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Synthesis of Nanoparticles

The so-called “bottom-up” methods are based on the controlled reaction of atoms, molecules or ions to larger entities. The advantage is that via these methods, smallest particles can be obtained that all possess practically identical size and shape (see image). Moreover, materials consisting of several components can be prepared with high homogeneity from the individual components after mixing at the molecular level, resulting in optimum materials quality.

In our research group, the synthesis is performed predominantly via the nonaqueous synthesis method, which is characterized by a slow, controlled reaction and is thus suitable for the preparation of nanoparticles with highest quality demand as well as the preparation of nanomaterials with complex composition. Thereby, a large variety of binary and ternary metal oxide nanoparticles can be obtained, for example TiO2, ZrO2, Fe3O4, BaTiO3, BaSnO3 or ITO (indium tin oxide). By the use of additives, doping of the materials is possible. Thus, we have e.g. achieved the synthesis of luminescent Eu3+-doped ZrO2 nanoparticles. In the most cases, the reaction systems are highly robust and can be utilized for the preparation of larger amounts of nanoparticles also in the 1L scale – in contrast to many other methods, where the nanoparticles in desired size and shape can reproducibly only be obtained through a precise control of all process parameters.

Transmission electron micrographs of Fe3O4, ZrO2 and indium tin oxide (ITO) nanoparticles (left to right).


[1] M. Zimmermann, G. Garnweitner, “Parameter studies of the synthesis of titanium dioxide nanoparticles: Effect on particle formation and size”, Chemical Engineering and Processing 2013, 74, 83-89. Abstract
[2] M. Zimmermann, G. Garnweitner, “Spontaneous water release inducing nucleation during the nonaqueous synthesis of TiO2 nanoparticles”, CrystEngComm 2012, 14, 8562-8568. Abstract
[3] I.-M. Grabs, C. Bradtmöller, D. Menzel, G. Garnweitner, “Formation mechanisms of iron oxide nanoparticles in different nonaqueous media”, Crystal Growth and Design 2012, 12, 1469-147 Direct access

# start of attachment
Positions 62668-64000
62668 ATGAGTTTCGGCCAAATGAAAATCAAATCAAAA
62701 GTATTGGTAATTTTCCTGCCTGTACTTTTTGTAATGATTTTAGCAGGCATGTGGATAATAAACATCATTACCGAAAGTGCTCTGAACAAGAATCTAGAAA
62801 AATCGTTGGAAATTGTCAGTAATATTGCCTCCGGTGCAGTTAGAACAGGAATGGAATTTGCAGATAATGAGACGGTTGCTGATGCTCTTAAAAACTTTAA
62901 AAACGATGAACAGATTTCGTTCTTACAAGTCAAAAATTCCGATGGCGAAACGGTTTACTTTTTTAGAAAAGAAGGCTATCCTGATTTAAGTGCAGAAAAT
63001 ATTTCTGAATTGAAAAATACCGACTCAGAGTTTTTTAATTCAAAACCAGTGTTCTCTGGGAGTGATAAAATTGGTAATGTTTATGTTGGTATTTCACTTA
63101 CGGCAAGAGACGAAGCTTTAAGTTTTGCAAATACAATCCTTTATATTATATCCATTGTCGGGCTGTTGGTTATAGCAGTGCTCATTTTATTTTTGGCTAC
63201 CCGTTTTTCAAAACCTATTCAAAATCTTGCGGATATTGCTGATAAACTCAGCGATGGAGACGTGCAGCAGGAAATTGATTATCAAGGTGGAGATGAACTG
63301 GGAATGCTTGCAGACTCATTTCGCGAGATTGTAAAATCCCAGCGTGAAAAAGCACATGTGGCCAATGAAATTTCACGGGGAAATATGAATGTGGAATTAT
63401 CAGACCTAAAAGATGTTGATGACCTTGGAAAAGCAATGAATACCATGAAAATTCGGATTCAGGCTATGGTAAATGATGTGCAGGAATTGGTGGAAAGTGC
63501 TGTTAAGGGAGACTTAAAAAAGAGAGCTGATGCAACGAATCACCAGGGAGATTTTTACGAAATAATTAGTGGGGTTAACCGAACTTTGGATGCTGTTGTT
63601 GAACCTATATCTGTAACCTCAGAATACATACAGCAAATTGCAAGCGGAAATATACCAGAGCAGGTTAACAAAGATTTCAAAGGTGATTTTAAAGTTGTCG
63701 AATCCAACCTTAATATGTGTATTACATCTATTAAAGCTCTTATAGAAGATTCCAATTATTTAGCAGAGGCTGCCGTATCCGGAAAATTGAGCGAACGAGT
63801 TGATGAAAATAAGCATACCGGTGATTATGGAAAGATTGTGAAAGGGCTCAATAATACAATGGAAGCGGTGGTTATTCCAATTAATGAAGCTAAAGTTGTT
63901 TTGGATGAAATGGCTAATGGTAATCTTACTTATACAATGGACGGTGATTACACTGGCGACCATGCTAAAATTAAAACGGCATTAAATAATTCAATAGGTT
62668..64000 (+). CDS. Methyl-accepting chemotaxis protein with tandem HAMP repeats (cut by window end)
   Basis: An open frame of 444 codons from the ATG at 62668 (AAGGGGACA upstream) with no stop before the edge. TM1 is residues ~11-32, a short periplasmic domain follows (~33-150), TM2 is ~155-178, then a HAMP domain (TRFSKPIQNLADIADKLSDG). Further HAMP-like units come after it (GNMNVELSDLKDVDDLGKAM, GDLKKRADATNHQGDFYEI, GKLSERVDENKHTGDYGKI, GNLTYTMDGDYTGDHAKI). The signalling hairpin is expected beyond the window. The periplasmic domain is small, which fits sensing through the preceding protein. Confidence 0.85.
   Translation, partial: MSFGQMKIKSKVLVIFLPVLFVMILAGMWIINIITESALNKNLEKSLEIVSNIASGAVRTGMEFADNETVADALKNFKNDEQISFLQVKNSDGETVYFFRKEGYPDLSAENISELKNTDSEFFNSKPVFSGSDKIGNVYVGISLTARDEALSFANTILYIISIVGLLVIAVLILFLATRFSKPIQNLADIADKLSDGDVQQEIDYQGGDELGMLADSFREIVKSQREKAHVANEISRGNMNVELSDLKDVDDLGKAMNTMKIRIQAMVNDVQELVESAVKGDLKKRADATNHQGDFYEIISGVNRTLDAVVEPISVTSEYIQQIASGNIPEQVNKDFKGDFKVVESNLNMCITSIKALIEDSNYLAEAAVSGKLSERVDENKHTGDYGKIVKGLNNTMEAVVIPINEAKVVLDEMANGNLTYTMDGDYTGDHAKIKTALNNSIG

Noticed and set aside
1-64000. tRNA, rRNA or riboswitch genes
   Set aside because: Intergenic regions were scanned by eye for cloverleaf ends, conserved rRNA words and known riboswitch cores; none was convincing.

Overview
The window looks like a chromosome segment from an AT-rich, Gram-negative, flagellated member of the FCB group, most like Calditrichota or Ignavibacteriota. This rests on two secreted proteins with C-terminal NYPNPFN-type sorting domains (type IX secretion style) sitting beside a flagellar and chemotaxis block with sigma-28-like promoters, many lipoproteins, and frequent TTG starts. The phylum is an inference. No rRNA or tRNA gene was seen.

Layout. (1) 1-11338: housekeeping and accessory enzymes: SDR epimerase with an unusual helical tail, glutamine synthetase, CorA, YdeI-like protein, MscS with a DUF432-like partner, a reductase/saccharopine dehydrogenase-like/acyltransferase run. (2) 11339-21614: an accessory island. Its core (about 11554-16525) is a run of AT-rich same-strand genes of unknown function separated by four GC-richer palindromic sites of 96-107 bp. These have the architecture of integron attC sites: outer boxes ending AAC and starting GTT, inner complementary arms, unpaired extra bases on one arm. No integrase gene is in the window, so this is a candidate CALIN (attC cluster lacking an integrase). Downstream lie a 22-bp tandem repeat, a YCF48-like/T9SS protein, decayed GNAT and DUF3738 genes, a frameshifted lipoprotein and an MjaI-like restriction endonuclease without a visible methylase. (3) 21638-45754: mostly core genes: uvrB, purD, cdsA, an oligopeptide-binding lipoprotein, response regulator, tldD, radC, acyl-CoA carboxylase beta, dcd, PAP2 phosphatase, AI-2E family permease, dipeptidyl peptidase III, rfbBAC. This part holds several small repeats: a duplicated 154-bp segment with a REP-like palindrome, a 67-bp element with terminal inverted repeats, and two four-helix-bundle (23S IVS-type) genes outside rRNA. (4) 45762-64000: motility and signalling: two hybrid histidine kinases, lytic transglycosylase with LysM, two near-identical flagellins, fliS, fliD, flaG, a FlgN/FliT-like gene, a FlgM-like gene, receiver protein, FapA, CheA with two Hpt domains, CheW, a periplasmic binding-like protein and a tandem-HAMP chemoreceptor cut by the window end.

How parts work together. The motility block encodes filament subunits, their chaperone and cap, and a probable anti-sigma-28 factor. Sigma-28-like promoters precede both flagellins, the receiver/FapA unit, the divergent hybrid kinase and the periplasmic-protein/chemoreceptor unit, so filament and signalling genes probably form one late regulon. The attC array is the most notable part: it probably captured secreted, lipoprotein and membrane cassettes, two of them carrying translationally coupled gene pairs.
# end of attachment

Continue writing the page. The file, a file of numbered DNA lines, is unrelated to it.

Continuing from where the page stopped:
[4] G. Garnweitner, C. Grote, “In situ investigation of molecular kinetics and particle formation of water-dispersible titania nanocrystals”, Physical Chemistry Chemical Physics 2009, 11, 3767-3774.
[5] G. Garnweitner, M. Niederberger, “Organic chemistry in inorganic nanomaterials synthesis”, Journal of Materials Chemistry 2008, 18, 1171-1182.

Team Members

Current Projects
Synthesis and processing of tailored AZO nanocrystals more

Fractionation of Nanoparticles by Preparative Gel Electrophoresis more

Thin nanoparticle films for cathode composites in all solid state batteries more

ElektroBak – Innovative Materials and Concepts for Microbial Electrochemical Systems more

Preparation of multifunctional nanocomposite thin films made of nanosized building blocks more

Characteristics of a nanoparticulate coating based on the process chain more

Finished Projects
Process technology of the synthesis of metal oxide nanoparticles by nonaqueous sol gel methods more

Biocompatible iron-oxide nanoparticles for the in-situ magnetic separation of bioproducts more

Small-Molecule Stabilization of ITO Nanoparticles more

AiF – CleanCoat: Development of transparent, photocatalytically active coatings on polymer substrates with long-term stability more

Protein purification with functionalized magnetic nanoparticles more